It's not so much the car as it is the kid. Contact AAA, Geico, State-Farm, or some similar agency and ask for information on where you can enroll you 16-year-old in a good defensive-driving, smart-driving course.
You can die in anything in a severe vehicle crash.
Avoid the crash. Stay alive. Find a course, and learn to drive.
Wallops Island, Va.:
What is your opinion on the Buick Rendezvous? My wife has gravitated to it as a suitable "non-minvan" family hauler. After doing much research, it seems to occupy a unique and atractive market segment based on price/size/features/milage. Despite this fact, I can't think of a time when you have recommended this vehicle on this forum. Is there something terribly wrong with it that I don't see?
Warren Brown: Dear Wallops:
I just finished driving the new, 2004 eight-cylinder Rendezvous at Milan.
. Excellent overall build quality and interior presentation. GM finally understands the value of putting high quality materials in its vehicles.
. That V8 is quite smooth, quite powerful. None of that muscle-flexing stuff. Something more adult. No discernible downshifting during acceleration. Accelerates competently during lane changes.
. Stability is now greatly improved. Very little yaw in corners. Very confident handling.
Looking for a relatively new used car. What would you suggest we look at if the only requirements are:
relatively good gas mileage/safty ratings
would prefer a smaller, newer car over a larger older one
I know that doesn't give you much to work with, but I've got no idea where to start here.
Warren Brown: Dear Detroit:
Warren...on the Acura TSX write-up.....comparing it to the Lexus ES300.....did you mean the IS300? The IS is much closer in concept to the TSX. The ES 300 is an ultra-smooth Camry-based luxury car that doesn't even try to be a sports sedan. In fact, the ES300 is one of the VERY few cars today that has what I would call a comfortable ride.
Warren Brown: Nope, Oakton, the ES300. It's closer to the market intent of the TSX inasmuch as both are entry-level luxers aimed at the $30,000 crowd.
To the Guy last week who wants a car so the women will like him:
Try buying a car for the usual reasons such as value, safety, gas mileage, etc.
Most women do not care. If it is stil THAT important to you...buy a 760LI that way you can sleep in the back with some room.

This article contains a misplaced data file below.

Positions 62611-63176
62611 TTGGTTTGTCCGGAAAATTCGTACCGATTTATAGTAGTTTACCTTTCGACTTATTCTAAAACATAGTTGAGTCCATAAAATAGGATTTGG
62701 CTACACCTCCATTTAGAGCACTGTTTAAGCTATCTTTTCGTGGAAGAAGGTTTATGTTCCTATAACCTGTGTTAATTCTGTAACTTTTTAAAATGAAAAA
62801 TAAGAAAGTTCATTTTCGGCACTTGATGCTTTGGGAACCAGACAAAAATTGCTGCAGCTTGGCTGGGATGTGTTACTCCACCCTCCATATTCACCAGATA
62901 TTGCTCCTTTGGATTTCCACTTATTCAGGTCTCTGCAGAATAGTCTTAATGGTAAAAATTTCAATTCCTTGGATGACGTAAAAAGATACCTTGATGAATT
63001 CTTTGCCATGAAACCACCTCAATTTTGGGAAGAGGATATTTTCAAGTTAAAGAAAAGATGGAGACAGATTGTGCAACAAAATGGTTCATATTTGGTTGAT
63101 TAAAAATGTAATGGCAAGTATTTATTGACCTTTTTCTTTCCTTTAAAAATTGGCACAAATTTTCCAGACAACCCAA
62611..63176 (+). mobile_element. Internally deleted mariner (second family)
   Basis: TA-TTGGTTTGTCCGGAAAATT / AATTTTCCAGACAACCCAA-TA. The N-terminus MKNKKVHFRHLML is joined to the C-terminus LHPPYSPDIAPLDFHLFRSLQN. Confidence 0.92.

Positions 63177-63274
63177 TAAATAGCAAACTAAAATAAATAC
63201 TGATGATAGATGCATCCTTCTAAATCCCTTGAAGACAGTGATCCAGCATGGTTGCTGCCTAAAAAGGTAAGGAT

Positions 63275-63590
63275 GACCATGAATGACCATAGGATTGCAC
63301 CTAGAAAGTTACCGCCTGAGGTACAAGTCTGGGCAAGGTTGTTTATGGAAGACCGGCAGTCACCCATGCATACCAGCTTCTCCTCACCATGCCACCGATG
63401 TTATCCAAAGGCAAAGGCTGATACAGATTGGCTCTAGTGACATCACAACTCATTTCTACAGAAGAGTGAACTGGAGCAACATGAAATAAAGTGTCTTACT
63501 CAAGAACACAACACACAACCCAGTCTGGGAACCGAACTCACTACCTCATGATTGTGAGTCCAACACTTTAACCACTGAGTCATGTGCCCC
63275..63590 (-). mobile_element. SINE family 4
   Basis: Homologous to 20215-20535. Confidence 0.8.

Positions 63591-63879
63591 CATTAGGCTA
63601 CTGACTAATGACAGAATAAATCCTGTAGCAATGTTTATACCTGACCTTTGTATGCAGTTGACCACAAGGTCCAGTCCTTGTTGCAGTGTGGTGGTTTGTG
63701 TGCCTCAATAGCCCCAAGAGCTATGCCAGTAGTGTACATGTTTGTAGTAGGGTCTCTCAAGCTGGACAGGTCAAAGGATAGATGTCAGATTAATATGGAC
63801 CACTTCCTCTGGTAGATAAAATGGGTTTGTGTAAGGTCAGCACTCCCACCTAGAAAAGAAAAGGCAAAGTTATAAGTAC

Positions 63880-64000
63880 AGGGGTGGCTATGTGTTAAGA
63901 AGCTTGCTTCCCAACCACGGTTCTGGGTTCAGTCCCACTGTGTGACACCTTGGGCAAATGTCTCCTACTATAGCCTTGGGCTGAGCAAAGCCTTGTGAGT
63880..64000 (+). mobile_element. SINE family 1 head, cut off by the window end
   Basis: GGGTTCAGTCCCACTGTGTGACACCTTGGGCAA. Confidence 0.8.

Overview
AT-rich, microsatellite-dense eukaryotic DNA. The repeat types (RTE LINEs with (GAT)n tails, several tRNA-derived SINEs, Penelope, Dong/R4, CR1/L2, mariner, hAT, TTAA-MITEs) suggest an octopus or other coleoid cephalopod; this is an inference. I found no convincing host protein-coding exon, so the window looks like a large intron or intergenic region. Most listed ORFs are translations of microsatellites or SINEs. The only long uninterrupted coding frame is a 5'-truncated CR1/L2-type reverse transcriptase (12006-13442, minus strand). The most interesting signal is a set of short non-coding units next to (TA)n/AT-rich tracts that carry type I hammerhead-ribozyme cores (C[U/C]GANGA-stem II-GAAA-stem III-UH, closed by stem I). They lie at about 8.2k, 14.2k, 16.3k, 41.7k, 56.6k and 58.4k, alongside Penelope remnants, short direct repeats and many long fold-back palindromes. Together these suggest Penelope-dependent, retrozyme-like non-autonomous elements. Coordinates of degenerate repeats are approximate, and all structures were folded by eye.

BTW, the Crossfire article seemed to indicate a love-like relationship between you and that car...
Warren Brown: Thanks, Rockville.
Yes, love-like relationship with the Crossfire, and all that means, which sometimes means a nasty argument as in: "Keep your gearshift knob on, please!!"
Another negative for the Crossfire --- it looks too much like the old American Motors Marlin!
Warren Brown: Ouch!
How is the Corvette celebration going?
I'm biased, since my father is overseeing
the nationwide Corvette Caravan and took
a job with the museum. But tell me, how
are the events in Bowling Green shaping
Warren Brown: Hello, Bethel:
I'm leaving Michigan tonight enroute to the Corvette celebration in Nashville. If my washingtonpost.com producers agree, I'll do a special chat from there. And, who knows? Maybe, WMAL might want me to do a brodcast from there, working with Brother Gearhead Bill O'Brien in Washington. At any rate, you'll get a Corvette feed, one way or another.
For Falls Church -- The fire station at the intersection of Wilson and George Mason has a program at least once a week for child seat safety inspection. My husband went -- there is a short presentation and then they will install your seats for you. It's at night too.
Warren Brown: Thanks, Arlington. Take note, Falls Church.
Logan Circle, Washington, D.C.:
My father just told me this morning that he's thinking about getting a Mercedes Benz SUV, probably the M Class. Any thoughts about this line? Just an overview...well built? Lots of repairs? Anything I could tell him?
He and my mother will be living part time in Maine and DC with easy, limited driving in both places.
Warren Brown: Hello, Logam Circle. Yes, the Mercedes-Benz ML320 is nice. Not my favorite.
Assuming that your father is going for a car-like ride, good in the rain and snow, reasonable utility....
2004 GMC Envoy XUV, which has considerably more utility than ANY mid-size SUV. Yes, that's X as in XUV for that new Envoy.